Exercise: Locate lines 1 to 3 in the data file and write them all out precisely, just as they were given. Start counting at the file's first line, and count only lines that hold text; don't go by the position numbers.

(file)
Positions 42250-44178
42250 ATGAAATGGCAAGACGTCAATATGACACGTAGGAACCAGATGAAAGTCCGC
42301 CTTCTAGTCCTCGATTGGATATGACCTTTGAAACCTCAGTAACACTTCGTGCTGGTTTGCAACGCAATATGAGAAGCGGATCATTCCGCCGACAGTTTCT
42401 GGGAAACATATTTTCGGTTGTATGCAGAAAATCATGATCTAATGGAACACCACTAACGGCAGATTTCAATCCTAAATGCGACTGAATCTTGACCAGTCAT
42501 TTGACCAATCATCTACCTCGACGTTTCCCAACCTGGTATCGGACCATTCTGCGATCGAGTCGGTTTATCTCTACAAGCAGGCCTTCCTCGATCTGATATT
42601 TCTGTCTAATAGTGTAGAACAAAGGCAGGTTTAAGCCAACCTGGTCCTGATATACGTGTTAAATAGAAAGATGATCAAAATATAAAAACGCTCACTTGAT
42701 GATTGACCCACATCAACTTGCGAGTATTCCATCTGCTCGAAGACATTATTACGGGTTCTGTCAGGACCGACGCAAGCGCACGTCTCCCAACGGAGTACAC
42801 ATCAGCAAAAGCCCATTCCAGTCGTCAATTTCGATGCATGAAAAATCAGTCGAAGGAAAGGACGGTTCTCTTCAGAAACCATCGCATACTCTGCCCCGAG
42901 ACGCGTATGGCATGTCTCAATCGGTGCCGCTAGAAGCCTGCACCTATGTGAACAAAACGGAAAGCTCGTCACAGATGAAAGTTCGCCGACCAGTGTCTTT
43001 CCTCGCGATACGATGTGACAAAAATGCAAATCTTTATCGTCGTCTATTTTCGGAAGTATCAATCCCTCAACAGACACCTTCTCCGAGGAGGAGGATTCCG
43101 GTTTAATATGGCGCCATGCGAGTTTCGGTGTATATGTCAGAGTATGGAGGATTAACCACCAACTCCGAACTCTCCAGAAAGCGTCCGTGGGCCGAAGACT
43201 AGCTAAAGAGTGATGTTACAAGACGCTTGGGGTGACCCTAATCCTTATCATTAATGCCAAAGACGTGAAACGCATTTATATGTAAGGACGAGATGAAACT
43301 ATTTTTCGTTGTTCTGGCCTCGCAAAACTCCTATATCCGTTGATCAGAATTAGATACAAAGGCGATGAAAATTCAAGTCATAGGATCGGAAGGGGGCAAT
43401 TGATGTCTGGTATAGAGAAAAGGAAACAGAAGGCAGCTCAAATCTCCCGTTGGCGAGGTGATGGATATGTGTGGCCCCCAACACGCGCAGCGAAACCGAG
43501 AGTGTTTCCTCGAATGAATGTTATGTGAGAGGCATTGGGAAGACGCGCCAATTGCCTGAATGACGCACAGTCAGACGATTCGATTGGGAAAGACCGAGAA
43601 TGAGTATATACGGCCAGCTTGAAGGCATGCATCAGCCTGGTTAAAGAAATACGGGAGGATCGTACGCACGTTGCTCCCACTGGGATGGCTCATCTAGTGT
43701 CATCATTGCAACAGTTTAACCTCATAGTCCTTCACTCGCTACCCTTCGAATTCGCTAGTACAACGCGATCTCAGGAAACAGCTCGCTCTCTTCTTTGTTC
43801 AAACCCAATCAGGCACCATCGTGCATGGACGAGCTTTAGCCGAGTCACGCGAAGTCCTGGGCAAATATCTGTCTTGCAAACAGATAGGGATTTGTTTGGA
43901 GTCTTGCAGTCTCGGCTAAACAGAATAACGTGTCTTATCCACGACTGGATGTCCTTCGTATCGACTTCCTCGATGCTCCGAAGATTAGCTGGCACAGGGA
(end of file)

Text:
Positions 42250-44178
42250 ATGAAATGGCAAGACGTCAATATGACACGTAGGAACCAGATGAAAGTCCGC
42301 CTTCTAGTCCTCGATTGGATATGACCTTTGAAACCTCAGTAACACTTCGTGCTGGTTTGCAACGCAATATGAGAAGCGGATCATTCCGCCGACAGTTTCT